90s Essentials – Taking Ourselves To Task: Additional Essentials

Yes, we know that we skipped some of your favorites in our compilation of the 100 Most Essential Albums of the 1990s. We feel your pain. One of the drawbacks to our democratic voting process was seeing some of our own favorite 90s releases left out in the cold. Thus, a collection of staffers have taken it upon themselves to tout some personal favorites that were shunned from the elite hundred. The result? Twelve more classics to chew on.


Alexander Von Meilenwald is the center of all that is unholy when it comes to the Fatherland. From Truppensturm and Kermania to The Ruins of Beverast, nothing says majestic quite like Meilenwald’s distinct influence. Nagelfar is no exception, as Srontgorrth contains more moments of schizophrenic ecstasy than should ever be allowed on one album. And then there’s that fucking riff… the embodiment of all that has ever been considered extreme. The power of Srontgorrth will certainly seize you, as the fear it instills seizes the blood of the others. [KK]

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“Shiva-Interfere” begins with the same piano phrase from the closing track to the previous year’s Satanic Art EP, but just as one’s synapses report on the provenance of the familiarity, oblivion explodes around one’s ears. The listener is thrown into a disorienting blender of nightmarishly clinical scything black metal and neon-diseased industrial club beats. That’s right, motherfuckers – Dødheimsgard owns you with this album. 666 International is one of the best albums of the ‘90s precisely because it casts a withering glance over all that came before, grabs the choicest fruit from the rotting tree of tradition, and vaults unguided into a ruthlessly bold future that it both creates and anticipates. It’s also a nearly perfect and still-unrivaled master class in avant-garde metal bliss. [Dan Obstkrieg]

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With its Sunlight Studio production and signature Swedish death metal guitar tone, it is easy to dismiss Soulside Journey, as a mere rip-off of Left Hand Path. It is also wrong. Darkthrone, despite a tonal debt to the Stockholm scene, had a unique voice in death metal. Darkthrone’s compositions flowed from riff to riff with an almost progressive disdain for conventional song structure. The band’s sound, even in its pre-black metal days, was cold and grim, relying on groove and atmosphere over speed and aggression. To some it may be an odd footnote in Darkthrone’s legendary career, but to connoisseurs of fine death metal, Soulside Journey is absolutely essential. [Jeremy Morse]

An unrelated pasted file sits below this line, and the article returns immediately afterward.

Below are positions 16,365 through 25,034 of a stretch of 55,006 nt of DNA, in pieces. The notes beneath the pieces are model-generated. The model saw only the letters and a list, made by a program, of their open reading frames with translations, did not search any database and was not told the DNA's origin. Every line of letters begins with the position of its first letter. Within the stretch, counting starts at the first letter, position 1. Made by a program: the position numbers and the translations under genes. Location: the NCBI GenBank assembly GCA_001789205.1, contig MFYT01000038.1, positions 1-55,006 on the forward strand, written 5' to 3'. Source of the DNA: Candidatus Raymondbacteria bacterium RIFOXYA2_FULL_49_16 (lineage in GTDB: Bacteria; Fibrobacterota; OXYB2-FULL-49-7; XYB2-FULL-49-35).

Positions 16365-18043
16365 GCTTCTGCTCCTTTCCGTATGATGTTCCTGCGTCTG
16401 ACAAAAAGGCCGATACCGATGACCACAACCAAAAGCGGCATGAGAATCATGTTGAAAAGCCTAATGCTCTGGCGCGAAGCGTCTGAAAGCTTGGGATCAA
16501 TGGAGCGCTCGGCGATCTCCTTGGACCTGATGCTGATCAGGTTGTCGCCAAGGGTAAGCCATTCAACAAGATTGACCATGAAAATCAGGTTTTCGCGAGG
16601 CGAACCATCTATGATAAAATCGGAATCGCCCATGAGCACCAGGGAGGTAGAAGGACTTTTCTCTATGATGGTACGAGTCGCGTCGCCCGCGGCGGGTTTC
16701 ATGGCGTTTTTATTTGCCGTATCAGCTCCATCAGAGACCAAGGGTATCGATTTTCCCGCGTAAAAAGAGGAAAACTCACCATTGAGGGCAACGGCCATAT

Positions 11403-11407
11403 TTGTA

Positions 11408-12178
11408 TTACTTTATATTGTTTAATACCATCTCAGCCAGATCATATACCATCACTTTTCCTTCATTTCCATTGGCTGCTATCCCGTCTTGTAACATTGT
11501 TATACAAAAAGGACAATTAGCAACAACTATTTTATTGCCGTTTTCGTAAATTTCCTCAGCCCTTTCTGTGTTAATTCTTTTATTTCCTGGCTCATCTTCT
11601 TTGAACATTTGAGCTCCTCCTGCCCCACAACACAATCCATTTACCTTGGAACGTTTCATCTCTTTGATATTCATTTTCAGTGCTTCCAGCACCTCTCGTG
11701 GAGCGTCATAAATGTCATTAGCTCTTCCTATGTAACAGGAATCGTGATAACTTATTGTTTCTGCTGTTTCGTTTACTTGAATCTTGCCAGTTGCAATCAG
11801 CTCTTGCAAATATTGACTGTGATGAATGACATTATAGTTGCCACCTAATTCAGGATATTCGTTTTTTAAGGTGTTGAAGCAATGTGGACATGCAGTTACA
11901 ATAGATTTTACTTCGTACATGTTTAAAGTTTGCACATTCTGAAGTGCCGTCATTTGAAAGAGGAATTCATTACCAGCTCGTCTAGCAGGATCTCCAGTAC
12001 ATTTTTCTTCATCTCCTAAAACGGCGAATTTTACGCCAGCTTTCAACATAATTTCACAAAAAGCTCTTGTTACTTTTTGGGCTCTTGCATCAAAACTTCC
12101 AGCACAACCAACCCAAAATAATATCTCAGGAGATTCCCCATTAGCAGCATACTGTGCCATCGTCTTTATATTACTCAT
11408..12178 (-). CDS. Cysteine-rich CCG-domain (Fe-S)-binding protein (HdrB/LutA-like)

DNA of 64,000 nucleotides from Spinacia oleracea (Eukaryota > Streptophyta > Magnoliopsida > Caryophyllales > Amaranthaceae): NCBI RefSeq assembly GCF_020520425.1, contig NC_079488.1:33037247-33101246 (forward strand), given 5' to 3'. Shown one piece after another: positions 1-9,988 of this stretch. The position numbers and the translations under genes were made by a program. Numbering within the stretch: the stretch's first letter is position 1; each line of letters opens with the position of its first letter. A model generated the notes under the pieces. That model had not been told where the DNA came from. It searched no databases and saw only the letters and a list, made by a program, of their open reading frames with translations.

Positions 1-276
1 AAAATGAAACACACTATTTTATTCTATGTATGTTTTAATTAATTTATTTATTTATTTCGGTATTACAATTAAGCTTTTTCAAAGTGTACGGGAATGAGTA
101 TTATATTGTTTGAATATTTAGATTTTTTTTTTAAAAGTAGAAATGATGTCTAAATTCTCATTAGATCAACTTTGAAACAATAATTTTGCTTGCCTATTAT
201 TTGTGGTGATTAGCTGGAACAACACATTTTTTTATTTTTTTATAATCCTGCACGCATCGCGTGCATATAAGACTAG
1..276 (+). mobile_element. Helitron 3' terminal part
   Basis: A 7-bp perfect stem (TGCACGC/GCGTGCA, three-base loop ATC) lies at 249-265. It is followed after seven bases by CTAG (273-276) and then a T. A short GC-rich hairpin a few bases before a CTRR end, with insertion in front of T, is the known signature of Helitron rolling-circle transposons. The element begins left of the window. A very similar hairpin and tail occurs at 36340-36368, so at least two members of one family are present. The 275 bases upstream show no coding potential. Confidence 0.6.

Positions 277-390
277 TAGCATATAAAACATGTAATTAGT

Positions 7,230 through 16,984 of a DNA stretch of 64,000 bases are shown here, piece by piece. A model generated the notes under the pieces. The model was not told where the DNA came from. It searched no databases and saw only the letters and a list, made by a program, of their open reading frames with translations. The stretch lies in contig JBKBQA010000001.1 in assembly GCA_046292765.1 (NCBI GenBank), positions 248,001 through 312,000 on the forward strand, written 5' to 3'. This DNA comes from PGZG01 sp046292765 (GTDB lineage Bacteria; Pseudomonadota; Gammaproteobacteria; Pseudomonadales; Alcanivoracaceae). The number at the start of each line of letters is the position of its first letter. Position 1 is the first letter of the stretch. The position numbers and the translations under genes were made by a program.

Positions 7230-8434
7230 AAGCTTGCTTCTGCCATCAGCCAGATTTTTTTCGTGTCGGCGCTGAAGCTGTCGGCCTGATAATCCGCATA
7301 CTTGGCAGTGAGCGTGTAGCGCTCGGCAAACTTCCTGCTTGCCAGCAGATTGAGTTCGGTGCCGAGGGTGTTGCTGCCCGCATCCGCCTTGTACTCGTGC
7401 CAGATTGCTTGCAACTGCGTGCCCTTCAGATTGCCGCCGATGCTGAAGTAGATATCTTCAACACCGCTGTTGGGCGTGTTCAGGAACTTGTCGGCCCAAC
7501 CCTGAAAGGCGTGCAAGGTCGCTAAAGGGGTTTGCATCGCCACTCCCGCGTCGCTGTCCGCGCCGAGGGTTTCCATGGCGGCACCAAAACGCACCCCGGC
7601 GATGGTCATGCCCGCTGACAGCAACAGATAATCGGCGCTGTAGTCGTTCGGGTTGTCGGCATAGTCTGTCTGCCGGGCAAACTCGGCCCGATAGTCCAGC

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Taking the evolution of one’s metal music to a creative peak before largely abandoning it was nothing odd in the 90s. Sweden’s enigmatic Tiamat was no different, morphing from rather ordinary death metal to a doom/goth/death hybrid on the spectacular Clouds and taking that vision even further on their masterpiece, Wildhoney. Executed through a constantly flowing series of song suites (“Whatever That Hurts” and “The Ar” offering particular heft), the band applied the approach of 70s album rock to artsy underground heavy metal. Ethereal, indirectly intense, and even a tad campy, it took Johan Edlund’s vision to a level he could never achieve again. [Zach Duvall]

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Psychotic Waltz rode the burgeoning wave of technicality in metal from the late eighties into the nineties with a unique flair for catchiness and outright oddity. Their debut runs the gamut from mind-bending progressive abstraction to impossibly infectious ear-worm melody, often within the same piece (see “Another Prophet Song”).  Even now, that quirkiness feels a little bit unstable in the context of a raw, ingenuous production job, giving A Social Grace the sentimental edge over later efforts.  Too many metal fans have never heard this strange bunch of heavy proggers from El Cajon, but those that have understand this album’s immeasurable contribution to progressive heavy metal. [Lone Watie]

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Yeah, so Sean Killian’s vocal-stylings were an acquired taste. An animated response to the growling and stonewashed-jeans-too-tight screaming that was the norm at this period in time. But for those of us who could get past that, and dare I say even enjoy it immensely, there were premium grade thrash-antics at the helm of this Vio-Lence warship. Most of you know that Flynn and Demmel are now the concrete of our present day Machine Head, but as wee lads they exercised their right to fight, juvenile style, right here on this album, and they saved the best for earlier on. There’s no denying the poison in the pressed frets of take-over tunes like “World In A World” and the title track, perhaps two of the most potent anthems ever written. The Vio-venom just seeped into each and every one of these eight tracks, and many of us still wish that it would’ve soaked the cover-art, too. That shit is just god-awful. [Sasha Horn]